I love music. I appreciate the labour that goes into it, the immense talent it demands, and the grind that goes into maybe one day being heard by an audience larger than your immediate family.
So with this being said, it’s impossible to ignore the effects that the ever-changing industry are having on the pockets of our creatives who are already struggling. New Zealand musicians have never had an easy run of it, but these days it’s not even an economically viable full-time gig for most, with coffee jobs paying for studio time and tours barely garnering a return. When did we decide that music should come for free? That someone’s passion isn’t even worth $16.99 at The Warehouse? Well buckle up kids, because I am about the guilt the fuck out of you and hopefully convince you to throw a couple dollars at the your humble musician.
There can be no denying that we’re blessed to have so many music streaming services at our fingertips, most of which can be accessed for free. There’s Spotify free if you can tolerate the ads, 8Tracks if you enjoy having other people creating millennial-friendly playlists, Pandora if you like to live dangerously, Apple Music if you’re a fan of the high-profile curators, YouTube if data usage isn’t a problem, and SoundCloud for all the budding DJs. As a result, CD sales have only continued to plummet and even the resurgence of vinyl hasn’t been enough to bring things back to where they once were (oh, and P.S., digital downloads are also dying a slow, painful death).
“But I thought those companies paid the artists?” I hear you hootin’ and hollerin’… well, it’s not quite so simple. What artists get out of each service varies. Apple Music have promised royalties, but thus far only followed through with about 60 per cent of them (hands up who else agrees that Tay-tay’s are the first to go out each month!), Spotify have an equation more complex than a Level 3 calculus exam, and SoundCloud have recently found themselves embroiled in a number of lawsuits for not paying anyone ever (dicks). Yes, one could argue that this kind of thievery is nothing new, that we’ve been doing it for years, but did anyone really own enough blank cassettes to do any real damage? I for one existed for three happy years on one side of a cassette containing a mashup of the Spice Girls, Boyzone, Green Day and commercial breaks (never was very quick on the old “stop” button). The struggle is real, and not even in some ironic first world problem way—it’s a real life shit storm.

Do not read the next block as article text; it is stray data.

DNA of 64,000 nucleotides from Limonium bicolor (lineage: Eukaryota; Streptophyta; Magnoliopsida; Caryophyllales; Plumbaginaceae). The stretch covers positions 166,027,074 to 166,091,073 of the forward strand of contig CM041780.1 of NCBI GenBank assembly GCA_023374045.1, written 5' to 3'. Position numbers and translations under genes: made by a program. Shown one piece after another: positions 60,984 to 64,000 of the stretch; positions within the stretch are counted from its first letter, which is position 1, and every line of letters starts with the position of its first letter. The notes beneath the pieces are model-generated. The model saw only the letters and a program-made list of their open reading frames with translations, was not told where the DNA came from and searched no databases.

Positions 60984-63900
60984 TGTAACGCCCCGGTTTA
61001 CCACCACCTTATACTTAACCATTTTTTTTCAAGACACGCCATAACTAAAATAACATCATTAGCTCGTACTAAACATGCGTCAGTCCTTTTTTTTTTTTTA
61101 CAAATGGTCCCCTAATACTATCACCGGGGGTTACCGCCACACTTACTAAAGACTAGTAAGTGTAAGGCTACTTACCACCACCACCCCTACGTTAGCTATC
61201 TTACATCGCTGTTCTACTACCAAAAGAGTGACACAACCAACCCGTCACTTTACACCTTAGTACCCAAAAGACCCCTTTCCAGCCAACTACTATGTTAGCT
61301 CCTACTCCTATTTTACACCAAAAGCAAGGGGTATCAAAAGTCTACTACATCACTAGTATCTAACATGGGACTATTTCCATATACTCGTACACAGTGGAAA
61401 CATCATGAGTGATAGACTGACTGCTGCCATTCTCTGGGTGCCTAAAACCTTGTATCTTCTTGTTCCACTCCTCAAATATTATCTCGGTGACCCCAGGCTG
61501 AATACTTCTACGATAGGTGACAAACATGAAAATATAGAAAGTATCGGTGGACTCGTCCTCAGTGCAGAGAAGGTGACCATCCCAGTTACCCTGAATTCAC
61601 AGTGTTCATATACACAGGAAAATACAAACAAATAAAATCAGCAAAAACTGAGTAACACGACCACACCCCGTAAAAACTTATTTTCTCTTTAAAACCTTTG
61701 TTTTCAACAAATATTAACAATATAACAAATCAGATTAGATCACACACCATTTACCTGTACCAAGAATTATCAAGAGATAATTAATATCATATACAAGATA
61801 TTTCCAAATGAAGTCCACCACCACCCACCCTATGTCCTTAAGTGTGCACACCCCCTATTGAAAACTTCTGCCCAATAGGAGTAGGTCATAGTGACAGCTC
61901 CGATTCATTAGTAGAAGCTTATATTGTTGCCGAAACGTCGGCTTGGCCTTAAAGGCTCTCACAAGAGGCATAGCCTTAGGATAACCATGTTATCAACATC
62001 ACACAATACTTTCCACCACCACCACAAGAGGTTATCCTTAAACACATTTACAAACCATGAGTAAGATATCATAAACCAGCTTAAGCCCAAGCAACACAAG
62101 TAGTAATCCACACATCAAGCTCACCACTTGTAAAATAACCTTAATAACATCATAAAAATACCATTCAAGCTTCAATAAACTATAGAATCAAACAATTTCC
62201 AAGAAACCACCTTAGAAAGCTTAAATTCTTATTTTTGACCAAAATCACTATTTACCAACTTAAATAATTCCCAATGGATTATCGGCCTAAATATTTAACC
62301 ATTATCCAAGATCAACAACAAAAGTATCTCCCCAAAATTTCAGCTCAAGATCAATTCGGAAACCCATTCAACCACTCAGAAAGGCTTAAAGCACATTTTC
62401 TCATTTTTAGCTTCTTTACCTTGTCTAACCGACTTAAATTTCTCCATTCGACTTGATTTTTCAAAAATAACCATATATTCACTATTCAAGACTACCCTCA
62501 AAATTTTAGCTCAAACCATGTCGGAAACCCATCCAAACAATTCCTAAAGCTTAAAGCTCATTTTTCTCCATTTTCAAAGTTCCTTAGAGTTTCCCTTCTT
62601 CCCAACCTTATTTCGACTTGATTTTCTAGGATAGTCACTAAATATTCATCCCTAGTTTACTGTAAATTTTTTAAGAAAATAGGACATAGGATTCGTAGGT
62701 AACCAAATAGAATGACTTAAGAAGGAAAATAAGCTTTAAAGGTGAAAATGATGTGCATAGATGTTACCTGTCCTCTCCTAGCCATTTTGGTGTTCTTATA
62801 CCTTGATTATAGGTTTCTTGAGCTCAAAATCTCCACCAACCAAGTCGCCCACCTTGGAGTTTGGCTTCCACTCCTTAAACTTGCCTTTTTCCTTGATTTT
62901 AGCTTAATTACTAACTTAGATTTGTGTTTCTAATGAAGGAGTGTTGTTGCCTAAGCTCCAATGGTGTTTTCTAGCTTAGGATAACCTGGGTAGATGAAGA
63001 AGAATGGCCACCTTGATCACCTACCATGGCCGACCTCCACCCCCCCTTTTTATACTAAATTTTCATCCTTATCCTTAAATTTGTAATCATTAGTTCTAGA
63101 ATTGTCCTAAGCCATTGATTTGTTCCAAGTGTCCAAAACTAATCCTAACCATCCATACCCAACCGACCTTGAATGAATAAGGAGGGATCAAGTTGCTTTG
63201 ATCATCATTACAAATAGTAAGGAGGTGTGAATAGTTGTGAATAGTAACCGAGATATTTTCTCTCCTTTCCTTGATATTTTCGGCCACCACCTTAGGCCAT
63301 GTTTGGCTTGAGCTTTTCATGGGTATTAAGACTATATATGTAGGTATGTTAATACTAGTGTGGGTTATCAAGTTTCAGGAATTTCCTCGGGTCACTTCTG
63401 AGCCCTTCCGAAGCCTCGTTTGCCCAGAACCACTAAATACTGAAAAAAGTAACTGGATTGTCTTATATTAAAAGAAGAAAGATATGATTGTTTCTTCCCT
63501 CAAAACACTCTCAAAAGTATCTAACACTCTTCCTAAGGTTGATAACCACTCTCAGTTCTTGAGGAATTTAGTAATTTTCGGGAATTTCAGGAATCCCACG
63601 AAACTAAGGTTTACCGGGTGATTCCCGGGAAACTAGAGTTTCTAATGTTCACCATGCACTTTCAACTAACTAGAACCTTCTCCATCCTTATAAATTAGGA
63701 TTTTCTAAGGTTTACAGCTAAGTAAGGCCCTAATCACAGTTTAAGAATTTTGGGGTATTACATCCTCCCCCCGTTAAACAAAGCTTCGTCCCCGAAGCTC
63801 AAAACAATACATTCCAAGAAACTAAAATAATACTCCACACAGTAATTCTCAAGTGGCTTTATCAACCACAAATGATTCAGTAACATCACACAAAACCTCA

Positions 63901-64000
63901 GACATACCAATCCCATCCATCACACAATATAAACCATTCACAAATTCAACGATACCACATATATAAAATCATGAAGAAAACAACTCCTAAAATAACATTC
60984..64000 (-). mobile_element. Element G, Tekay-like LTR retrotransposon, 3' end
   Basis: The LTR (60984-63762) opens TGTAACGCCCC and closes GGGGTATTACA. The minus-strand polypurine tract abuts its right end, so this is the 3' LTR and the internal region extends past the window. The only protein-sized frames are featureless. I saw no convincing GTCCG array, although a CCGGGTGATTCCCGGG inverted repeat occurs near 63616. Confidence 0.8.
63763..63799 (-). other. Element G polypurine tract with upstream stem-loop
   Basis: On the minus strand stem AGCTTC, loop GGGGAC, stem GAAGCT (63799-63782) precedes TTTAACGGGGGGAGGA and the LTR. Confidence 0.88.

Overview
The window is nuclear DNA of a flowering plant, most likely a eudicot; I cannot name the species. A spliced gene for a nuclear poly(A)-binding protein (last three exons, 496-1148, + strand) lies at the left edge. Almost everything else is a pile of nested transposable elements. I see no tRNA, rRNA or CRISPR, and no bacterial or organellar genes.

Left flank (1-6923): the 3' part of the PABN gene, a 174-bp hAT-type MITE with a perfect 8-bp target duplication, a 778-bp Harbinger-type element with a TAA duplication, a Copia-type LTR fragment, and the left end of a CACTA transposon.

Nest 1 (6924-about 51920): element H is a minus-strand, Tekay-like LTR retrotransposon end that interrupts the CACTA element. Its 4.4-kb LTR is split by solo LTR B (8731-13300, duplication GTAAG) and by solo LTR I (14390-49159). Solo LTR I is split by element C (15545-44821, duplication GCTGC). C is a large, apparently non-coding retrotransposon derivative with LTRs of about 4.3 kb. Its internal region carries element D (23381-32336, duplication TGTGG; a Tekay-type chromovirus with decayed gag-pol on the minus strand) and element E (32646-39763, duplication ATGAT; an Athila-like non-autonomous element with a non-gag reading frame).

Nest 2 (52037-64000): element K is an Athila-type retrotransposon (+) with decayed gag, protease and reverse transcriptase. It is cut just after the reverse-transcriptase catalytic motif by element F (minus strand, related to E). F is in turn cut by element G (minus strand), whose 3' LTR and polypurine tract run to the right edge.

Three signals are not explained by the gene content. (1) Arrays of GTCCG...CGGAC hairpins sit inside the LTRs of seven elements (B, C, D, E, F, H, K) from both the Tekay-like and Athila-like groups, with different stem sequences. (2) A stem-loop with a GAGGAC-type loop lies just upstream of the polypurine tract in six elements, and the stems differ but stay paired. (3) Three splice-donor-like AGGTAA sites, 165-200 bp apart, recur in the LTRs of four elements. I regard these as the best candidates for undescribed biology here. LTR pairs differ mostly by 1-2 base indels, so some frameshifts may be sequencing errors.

- SPONSORED -
So in light of the aforementioned corner we’ve backed our most talented into, how do we go about changing it? God knows we students won’t be sacrificing our hard earned government dollars on a weekly trip down to Slow Boat Records or JB Hi-Fi anytime soon, so what options are we left with? Well, I offer two proposals. The first operates in a similar way to an ideal welfare state wherein we support our most vulnerable first. Before you go searching for that new Kiwi artist’s album online, sacrifice a couple bottles of Fat Bird and hit up the Flying Out online store instead. Tossing up between a new Kanye album and some nobody’s EP? Pick the nobody first, and continue to do so every damn time.
My second highly researched one-man-select-committee option suggests taking a more experiential approach by making an effort to get along to more live shows. If you can afford to spend $500 on three days sinking piss and doing lines at R&V, then you can afford $20 to scoot on down to Meow on a Thursday night and catch some sweet tunes. Sure, these solutions aren’t perfect, but until you can show me a better alternative I think we should agree the give them a crack.
On a happier note, it seems we’ve reached a bit of a crossroads regarding music ownership, and I have a totally psychic feeling that the tides are about to turn. The rate of change is slowing and the people with real influence are finally starting to put the pressure on. But until then, let your fellow student and music lover leave you with this—stop being such a tight arse and go buy your mum a CD to put aside for Christmas (I hear Sol3 Mio have a fresh one in the pipeline).